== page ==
A political subdivision in this Commonwealth may not enact or administer a mandate requiring an employer to provide an employee or class of employees with vacation or other forms of leave from employment, paid or unpaid, that is not required by Federal or State law, and may not require an employer to compensate an employee for any vacation or other forms of leave for which Federal or State law does not require the employee to be compensated.

The other co-sponsors include Representatives R. Lee James (R-Butler & Venango), Ryan P. Aument (R-Lancaster), Tina Pickett (R-Bradford, Sullivan, & Susquehanna), Garth Everett (R-Lycoming), Mindy Fee (R-Lancaster), RoseMarie Swanger (R-Lebanon), Stephen Barrar (R-Chester & Delaware), Ron Miller (R-York), Susan Helm (R-Dauphin), Will Tallman (R-Adams & York), Kurt Masser (R-Columbia, Montour, and Northumberland), Marguerite Quinn (R-Bucks), Duane Milne (R-Chester), Stephen Bloom (R-Cumberland), Ron Marsico (R-Dauphin) and Gordon Denlinger (R-Lancaster).  Five—Barrer, Helm, Marsico, Pickett, and  Ron Miller—of  these sixteen co-sponsors are also members of ALEC.

Status of this Preemption Bill

The bill was introduced into the Pennsylvania House of Representatives and referred to the House Labor and Industry Committee on October 23, 2013 on which Representatives Grove and Aument  sit.    It immediately became one of the fastest moving bills in the legislature. On November 18, this committee amended the bill to grandfather local communities that have already passed a preemption ordinance prior to January 1, 2014 and then passed the bill out of committee along party lines (15-9).  It immediately came up and passed under first consideration and is now set for second consideration where amendments may be offered.

As of today, the House has announced that they are at least temporarily tabling the bill.  Supporters however are saying that they will pass the bill out of the house by the end of the year.    So we need to keep up the pressure and tell our legislators to vote NO on HB 1807.  The following are some talking points you can use when writing or calling your Representative.

Talking Points

The following talking points were created by a coalition of organizations in Pennsylvania concerned about this preemption bill.

  • Across the country, grassroots efforts to enact paid sick days, higher minimum wages and other common sense workplace reforms are gaining momentum. These policies improve the lives of working men and women, their families, communities and local economies.
  •  To stop this progress, corporate lobbyists and the state legislators they control have quietly begun to enact dangerous and undemocratic “preemption” laws.
  •  Preemption” laws passed at the state level prohibit cities and counties within that state from adopting their own laws on paid sick days, a higher minimum wage and other workplace standards.
  •  Laws that preempt local decision-making strip cities and counties of their right to adopt policies that will benefit their communities, in violation of core conservative and democratic principles.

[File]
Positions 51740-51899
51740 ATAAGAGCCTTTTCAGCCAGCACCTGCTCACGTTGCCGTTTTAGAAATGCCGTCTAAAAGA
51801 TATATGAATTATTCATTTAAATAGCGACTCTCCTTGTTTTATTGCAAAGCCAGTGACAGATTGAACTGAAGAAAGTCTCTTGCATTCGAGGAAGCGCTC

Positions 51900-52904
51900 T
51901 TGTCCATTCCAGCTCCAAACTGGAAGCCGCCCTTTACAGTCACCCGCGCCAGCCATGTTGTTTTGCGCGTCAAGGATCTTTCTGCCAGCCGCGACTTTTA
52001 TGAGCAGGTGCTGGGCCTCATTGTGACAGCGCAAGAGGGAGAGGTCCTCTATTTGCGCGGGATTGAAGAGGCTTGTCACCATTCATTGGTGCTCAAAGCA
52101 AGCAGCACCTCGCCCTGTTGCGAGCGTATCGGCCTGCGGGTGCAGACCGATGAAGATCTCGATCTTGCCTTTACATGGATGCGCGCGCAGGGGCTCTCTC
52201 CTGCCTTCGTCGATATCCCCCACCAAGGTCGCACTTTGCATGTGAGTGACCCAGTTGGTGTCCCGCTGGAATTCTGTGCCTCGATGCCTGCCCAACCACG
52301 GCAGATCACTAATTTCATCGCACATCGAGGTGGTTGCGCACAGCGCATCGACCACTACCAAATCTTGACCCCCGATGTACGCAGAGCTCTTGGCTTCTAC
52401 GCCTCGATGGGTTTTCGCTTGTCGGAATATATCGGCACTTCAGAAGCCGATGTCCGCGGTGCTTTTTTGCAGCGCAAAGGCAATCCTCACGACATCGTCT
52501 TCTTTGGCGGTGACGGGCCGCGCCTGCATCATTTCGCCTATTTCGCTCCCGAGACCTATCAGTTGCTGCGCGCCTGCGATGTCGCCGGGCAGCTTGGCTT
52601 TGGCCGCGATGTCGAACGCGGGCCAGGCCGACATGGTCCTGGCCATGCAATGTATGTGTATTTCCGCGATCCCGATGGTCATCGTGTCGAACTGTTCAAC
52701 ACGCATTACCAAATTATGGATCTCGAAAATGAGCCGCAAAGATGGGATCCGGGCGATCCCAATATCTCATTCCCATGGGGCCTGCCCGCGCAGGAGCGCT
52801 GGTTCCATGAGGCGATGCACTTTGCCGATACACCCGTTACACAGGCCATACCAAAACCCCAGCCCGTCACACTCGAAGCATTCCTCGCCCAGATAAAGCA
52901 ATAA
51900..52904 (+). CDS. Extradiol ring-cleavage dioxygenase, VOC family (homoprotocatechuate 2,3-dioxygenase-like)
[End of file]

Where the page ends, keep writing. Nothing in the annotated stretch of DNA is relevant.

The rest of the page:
•  Preemption has been a nationally coordinated, go-to strategy of special interest lobbyists for years, used to undermine and eviscerate smoking bans, nutrition labeling laws and other food safety measures, and gun violence prevention measures. Now this strategy is being used by the National Restaurant Association and the corporate group ALEC, the American Legislative Exchange Council, to target modern economic policies that help working people and their families.
  •  ALEC is the industry-backed organization responsible for “stand-your-ground” or “shoot-to-kill” laws and for suppressing voting rights, environmental protections and more. It is comprised of both lobbyists for multi-million dollar corporations and legislators who are aligned with and take contributions from those corporations.
  •  Preemption is yet another way that ALEC is attempting to “steal” democracy from voters. In addition to trying to control who gets to vote, ALEC also wants to control what citizens can vote on.
  •  Instead of fighting grassroots paid sick days and minimum wage efforts city by city, corporate lobbyists are working with their legislator allies in the state capitals, where they have more influence, to keep local governments from doing what’s best for their people and communities. In fact, they’re pushing paid sick days preemption law in states that don’t even have any municipal efforts to pass the measure – just to head off grassroots momentum before it starts.
  •  Nine states have already passed paid sick days preemption laws – Arizona, Florida, Indiana, Kansas, Louisiana, Mississippi, Tennessee, Georgia and Wisconsin. And the opposition is getting more aggressive: Six of these nine laws were passed in 2013. A tenth state – North Carolina – has passed a narrower preemption bill that affects state contractors. Bills are pending in at least six other states – with more expected in 2014. It’s obvious that they’re being coordinated on a national level.